While debugging the issue with trusty old JS alert() he found that he was trying to insert content at an id that belonged to a table tag which was not supported. The tags supported for this were of course tbody and/or tr.

Even though the tbody tag seems to be optional according to the W3C IE still does not allow you to insert the content based on a table id.

The simple addition of the required tbody tags cured all.

Sunday, August 5, 2007

Turning responsibility inside-out via delegation

5 August 2007

Turning responsibility inside-out via delegation

What is the delegation pattern? You find this where you have an object that expresses a certain behaviour externally but internally defers, or, delegates the responsibility for implementation to another object in an inversion of responsibility.

Turning responsibility inside-out
Ruby provides five ways to accomplish this: three (SimpleDelegator, DelegateClass and Delegator) encapsulated in the delegate library and the remaining two (Forwardable and SingleForwardable) via the forwardable library.

Let's use a queue data structure that delegates to an array to illustrate the various ways of accomplishing delegation.

This is the simplest way to accomplish delegation. You simply pass an object to the constructor and all methods supported by the object will be delegated.

_This object can be changed later._

require 'delegate'

class Queue
def initialize
@sd = SimpleDelegator.new([]) # we delegate to an array object

def enqueue(element)

def dequeue

q = Queue.new
q.enqueue(10) # [10]
q.enqueue(20) # [10, 20]
q.dequeue # [20]

If you want to change the object you're delegating to you just use __setobj__(obj). You should just keep in mind that this does *not* cause SimpleDelegator’s methods to change which means that you should only be delegating to objects of the same type as the original delegate to avoid nastiness.

If SimpleDelegator does not spin your propeller then the next step would be to look at DelegateClass. Using the top level DelegateClass method to setup delegation through class inheritance is considered more flexible and is seemingly the most common use for this library.

require 'delegate'

class Queue < DelegateClass(Array) # we delegate to an array object
def initialize(arg=[])

alias_method :enqueue, :push # alias_method sets up the method aliasing for us
alias_method :dequeue, :shift

q = Queue.new
q.enqueue(10) # [10]
q.enqueue(20) # [10, 20]
q.dequeue # [20]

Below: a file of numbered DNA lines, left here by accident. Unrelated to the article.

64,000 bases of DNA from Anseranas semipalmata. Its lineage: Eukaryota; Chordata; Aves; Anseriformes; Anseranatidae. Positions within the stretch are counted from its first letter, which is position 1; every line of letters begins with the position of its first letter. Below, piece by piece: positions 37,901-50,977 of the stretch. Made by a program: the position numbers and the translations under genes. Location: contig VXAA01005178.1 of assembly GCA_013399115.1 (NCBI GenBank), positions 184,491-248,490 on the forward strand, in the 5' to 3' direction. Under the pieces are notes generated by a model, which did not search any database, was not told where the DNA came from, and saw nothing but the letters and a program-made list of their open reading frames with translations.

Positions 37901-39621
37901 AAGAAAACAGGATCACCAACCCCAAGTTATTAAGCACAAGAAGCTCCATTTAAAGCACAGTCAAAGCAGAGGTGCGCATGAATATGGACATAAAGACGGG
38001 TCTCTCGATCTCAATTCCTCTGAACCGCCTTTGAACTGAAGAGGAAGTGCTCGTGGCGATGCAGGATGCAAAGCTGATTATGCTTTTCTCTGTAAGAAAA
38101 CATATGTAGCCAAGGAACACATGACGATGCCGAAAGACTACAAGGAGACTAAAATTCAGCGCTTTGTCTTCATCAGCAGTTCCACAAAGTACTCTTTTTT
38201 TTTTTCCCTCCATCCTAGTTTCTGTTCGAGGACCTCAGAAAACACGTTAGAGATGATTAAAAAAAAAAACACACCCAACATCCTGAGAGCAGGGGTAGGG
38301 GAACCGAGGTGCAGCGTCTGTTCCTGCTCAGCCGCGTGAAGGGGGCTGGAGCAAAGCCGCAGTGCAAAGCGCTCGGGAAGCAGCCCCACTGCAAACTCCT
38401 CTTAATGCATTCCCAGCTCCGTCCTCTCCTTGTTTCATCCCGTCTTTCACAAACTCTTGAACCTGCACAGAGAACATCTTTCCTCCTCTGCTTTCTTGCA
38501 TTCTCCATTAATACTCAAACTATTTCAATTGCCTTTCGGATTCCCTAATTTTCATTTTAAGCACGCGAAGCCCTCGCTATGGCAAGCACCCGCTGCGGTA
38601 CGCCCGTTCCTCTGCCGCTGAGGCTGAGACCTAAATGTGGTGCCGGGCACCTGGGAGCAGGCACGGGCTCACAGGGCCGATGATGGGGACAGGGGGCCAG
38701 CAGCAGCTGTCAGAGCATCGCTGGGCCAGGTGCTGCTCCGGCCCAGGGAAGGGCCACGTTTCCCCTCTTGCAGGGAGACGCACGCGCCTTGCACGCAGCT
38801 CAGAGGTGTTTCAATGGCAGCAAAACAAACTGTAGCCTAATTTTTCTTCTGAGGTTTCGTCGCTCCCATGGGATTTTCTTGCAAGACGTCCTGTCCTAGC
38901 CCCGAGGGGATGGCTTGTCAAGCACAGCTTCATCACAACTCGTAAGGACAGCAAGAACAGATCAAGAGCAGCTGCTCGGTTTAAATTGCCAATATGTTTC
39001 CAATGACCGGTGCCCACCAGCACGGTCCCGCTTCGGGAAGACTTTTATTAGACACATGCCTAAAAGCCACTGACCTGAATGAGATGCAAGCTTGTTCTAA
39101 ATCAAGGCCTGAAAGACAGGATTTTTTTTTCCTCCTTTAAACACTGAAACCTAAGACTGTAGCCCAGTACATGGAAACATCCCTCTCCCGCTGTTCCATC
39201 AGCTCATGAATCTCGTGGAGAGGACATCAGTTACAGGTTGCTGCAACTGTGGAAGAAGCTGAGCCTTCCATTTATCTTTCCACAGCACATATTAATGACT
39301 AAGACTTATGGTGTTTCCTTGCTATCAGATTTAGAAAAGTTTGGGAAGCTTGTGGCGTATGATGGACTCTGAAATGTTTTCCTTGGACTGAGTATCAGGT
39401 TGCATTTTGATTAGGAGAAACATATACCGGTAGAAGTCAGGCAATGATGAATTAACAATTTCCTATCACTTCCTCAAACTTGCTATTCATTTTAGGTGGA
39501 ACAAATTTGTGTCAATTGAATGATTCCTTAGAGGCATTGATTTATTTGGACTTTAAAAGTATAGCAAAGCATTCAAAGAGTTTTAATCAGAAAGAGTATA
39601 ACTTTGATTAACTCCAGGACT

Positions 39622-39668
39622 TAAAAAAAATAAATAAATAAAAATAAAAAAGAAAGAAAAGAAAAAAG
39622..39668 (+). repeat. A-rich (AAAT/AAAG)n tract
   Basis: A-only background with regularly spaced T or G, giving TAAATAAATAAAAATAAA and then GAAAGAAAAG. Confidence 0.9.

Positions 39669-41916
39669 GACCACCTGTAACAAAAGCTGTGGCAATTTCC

The final tool from the delegator library is Delegator which provides you with full control over the delegation scheme. The contrived example below is derived from the SimpleDelegator’s implementation.

require 'delegate'

class QueueDelegator < Delegator # inherit from the Delegator class
def initialize(obj)
super # pass obj to Delegator constructor
@_sd_obj = obj # store obj for future use

def __getobj__
@_sd_obj # return the object we are delegating to

def __setobj__(obj)
@_sd_obj = obj # change delegation object, a feature we're providing

The conventional wisdom here however is that you should most likely be using the forwardable library instead of Delegator.

If you need class-level delegation this is your beast of burden.

require 'forwardable'

class Queue
extend Forwardable

def initialize(obj=[])
@queue = obj # delegate to this object

def_delegator :@queue, :push, :enqueue
def_delegator :@queue, :shift, :dequeue
def_delegators :@queue, :clear, :empty?, :length, :size, :<<

There are a few things to take note of here. First, def_delegator is used to set up the delegation relationship between the method call, the delegated object and the method to call on the delegated object.

Second, notice the syntax (:@queue, instead of @queue or :queue) to specify the delegated object we're defining methods for. This is simply an artefact of the way that Forwardable is implemented.

Where Forwardable provides class-level delegation, SingleForwardable provides object level delegation. For this example I'll simply copy the example provided in the library documentation.

require 'forwardable'

printer = String.new
printer.extend SingleForwardable # prepare object for delegation
printer.def_delegator "STDOUT", "puts" # add delegation for STDOUT.puts()
printer.puts "Howdy!"

Using DelegateClass and Forwardable for your delegation needs will most likely cover most of the cases you may end up needing to implement the delegator pattern.

Did we default or not?

You may sometimes find yourself having to distinguish whether a method attribute was supplied externally or taken from the default specified in the method definition.

Let's say, for example, that you want to warn a user when they have neglected to set an attribute but still continue with execution. Here is a snippet that would accomplish this:

irb(main):060:0> def some_method(first, second=(flag=true; '2nd'))
irb(main):061:1> p "Default value #{second} used for unspecified parameter 'second'" if flag.inspect == "true"
irb(main):062:1> end
=> nil
irb(main):063:0> some_method(1,2)
=> nil
irb(main):064:0> some_method(1,'2nd')
=> nil
irb(main):065:0> some_method(1)
"Default value 2nd used for unspecified parameter 'second'"
=> nil
Can you work out what is going on in the method parameter declaration?

All that's happening is that the code in the round brackets after the equals sign defines a local variable _flag_, sets its value and returns the default value we want to set it to.

Ruby rocks!

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I love solving real-world problems with code and systems (web apps, distributed systems and all the bits and pieces in-between).